TWO OF THE SEVEN firefighters embroiled in a lurid sex scandal have decided to accept their punishment, officials said yesterday.

The two men had been scheduled to appear in front of a disciplinary trial board yesterday in response to allegations that a troubled young paramedic was goaded into performing humiliating, unwanted sex acts - some of which reportedly were filmed by the participants and shared without her permission - since joining the department in 2011.

But the men - whose identities and ranks weren't disclosed - "elected to take suspensions and waive the trial board," Frank Keel, a spokesman for International Association of Fire Fighters Local 22, said in an email statement.

The parameters of their discipline are unclear. Yesterday's hearings were to be the first in a series stretched over the next few days, with two firefighters at a time facing the panel, according to sources.

Neither Keel nor Local 22 president Joe Schulle responded to requests for comment last night.

The city Inspector General's Office investigated the allegations earlier this year and recommended disciplinary charges against seven men: battalion chiefs Richard Bossert and James Renninger; fire Capt. Robert Taylor; fire Lt. Albert Saunders; paramedic Patrick Carey; and firefighters Theodore Speights and Joseph Taylor.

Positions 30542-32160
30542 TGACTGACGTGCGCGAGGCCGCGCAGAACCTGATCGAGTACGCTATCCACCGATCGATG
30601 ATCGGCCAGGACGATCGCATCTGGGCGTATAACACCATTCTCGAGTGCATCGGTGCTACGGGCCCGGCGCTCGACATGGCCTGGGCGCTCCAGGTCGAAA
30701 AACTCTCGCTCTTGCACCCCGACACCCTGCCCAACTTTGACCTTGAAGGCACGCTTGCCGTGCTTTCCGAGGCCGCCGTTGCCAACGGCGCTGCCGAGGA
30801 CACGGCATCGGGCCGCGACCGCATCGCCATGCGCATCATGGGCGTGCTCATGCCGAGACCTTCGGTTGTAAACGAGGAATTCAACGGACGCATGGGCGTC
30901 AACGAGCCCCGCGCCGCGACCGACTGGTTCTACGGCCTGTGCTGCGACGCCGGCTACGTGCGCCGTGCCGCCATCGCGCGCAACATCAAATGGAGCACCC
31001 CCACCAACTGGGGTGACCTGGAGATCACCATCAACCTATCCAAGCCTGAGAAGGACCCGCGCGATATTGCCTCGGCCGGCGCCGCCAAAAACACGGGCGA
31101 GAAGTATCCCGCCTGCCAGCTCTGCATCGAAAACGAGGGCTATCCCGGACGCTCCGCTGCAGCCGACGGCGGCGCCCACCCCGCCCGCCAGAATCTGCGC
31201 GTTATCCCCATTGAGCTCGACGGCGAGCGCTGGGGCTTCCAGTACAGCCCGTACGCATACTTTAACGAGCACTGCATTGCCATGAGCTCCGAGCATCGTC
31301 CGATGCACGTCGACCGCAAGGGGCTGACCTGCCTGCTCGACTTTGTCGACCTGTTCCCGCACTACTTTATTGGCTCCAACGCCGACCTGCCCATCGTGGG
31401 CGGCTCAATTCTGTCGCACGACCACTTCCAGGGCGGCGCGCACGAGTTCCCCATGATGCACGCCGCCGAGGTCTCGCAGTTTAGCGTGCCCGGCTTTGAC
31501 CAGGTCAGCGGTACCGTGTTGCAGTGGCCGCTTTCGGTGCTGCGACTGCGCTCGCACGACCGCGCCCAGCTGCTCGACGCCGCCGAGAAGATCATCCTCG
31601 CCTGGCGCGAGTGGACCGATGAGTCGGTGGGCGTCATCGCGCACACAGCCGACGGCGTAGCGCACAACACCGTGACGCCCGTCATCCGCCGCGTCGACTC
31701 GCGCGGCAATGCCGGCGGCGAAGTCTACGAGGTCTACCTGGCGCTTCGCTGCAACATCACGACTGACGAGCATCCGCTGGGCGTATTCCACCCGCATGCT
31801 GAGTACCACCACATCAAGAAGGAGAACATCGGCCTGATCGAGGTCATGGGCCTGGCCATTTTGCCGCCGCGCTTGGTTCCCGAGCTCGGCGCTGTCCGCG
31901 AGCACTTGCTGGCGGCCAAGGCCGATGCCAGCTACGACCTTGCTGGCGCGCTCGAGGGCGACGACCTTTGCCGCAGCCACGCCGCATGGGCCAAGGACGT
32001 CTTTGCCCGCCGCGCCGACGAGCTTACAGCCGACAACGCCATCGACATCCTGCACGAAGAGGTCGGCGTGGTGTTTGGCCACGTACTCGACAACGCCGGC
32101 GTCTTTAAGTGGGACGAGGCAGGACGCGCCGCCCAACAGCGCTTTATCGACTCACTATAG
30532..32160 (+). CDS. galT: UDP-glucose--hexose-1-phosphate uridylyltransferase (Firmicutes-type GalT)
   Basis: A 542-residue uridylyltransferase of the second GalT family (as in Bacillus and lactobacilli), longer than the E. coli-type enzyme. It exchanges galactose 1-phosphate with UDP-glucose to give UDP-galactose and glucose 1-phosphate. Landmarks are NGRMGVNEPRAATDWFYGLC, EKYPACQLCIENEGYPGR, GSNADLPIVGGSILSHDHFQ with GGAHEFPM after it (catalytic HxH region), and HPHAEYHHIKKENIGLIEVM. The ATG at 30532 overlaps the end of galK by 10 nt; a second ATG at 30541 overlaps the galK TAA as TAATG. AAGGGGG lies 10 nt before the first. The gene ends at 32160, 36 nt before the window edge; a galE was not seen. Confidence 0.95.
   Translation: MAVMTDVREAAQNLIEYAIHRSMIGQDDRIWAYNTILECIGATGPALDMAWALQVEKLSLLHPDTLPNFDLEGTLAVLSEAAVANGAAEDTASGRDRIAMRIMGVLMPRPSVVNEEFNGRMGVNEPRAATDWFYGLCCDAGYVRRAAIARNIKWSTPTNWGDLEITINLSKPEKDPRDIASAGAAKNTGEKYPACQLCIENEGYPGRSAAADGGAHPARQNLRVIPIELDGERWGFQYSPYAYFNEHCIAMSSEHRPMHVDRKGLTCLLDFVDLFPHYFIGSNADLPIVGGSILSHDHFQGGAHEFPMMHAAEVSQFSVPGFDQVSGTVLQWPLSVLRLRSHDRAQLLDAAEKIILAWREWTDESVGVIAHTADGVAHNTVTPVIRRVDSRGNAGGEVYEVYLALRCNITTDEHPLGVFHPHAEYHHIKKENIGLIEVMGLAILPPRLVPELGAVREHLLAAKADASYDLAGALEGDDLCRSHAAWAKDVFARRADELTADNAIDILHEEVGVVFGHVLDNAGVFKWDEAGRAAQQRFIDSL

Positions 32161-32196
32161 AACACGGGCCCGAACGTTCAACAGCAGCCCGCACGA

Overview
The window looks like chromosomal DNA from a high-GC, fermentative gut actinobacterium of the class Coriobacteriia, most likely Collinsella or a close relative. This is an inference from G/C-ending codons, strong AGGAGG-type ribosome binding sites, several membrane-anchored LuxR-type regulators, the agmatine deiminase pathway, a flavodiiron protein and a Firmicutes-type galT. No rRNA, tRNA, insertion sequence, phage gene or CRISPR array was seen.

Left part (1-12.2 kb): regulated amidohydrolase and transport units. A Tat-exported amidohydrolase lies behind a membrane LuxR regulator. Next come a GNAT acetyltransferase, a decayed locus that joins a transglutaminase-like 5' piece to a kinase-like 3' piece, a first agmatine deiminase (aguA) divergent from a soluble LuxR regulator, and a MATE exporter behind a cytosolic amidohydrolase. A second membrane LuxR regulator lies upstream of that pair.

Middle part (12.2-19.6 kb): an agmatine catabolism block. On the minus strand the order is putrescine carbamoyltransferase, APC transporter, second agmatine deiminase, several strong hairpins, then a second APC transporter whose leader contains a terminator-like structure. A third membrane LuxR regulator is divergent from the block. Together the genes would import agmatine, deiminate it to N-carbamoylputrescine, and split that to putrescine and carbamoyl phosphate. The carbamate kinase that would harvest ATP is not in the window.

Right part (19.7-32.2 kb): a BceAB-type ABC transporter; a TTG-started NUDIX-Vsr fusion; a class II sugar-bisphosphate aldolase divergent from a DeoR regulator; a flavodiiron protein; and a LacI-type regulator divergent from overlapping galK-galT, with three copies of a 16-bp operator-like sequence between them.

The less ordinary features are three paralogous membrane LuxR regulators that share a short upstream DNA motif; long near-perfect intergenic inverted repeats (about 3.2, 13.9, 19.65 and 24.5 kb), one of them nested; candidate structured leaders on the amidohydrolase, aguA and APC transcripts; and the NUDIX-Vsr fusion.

All are charged with "any conduct which adversely affects the morale or efficiency of the bureau to which an employee is assigned, or any conduct which has a tendency to destroy public respect for municipal employees and confidence in the operation of municipal services." Others also face charges including neglect of duty.

But the paramedic at the center of the scandal - whose name the Daily News is withholding - never complained about Bossert, who had no sexual relationship with her, nor about Renninger, who dated her consensually, sources said.

That's a far cry from some of the scandal's alleged encounters, including an instance in which the woman was filmed nude, barking as she was led around a firehouse on a leash attached to a dog collar, a source who viewed the video told the Daily News.

The woman has a history of mental illness and has attempted suicide twice, according to those sources.

- Staff writer Dana DiFilippo

contributed to this report.

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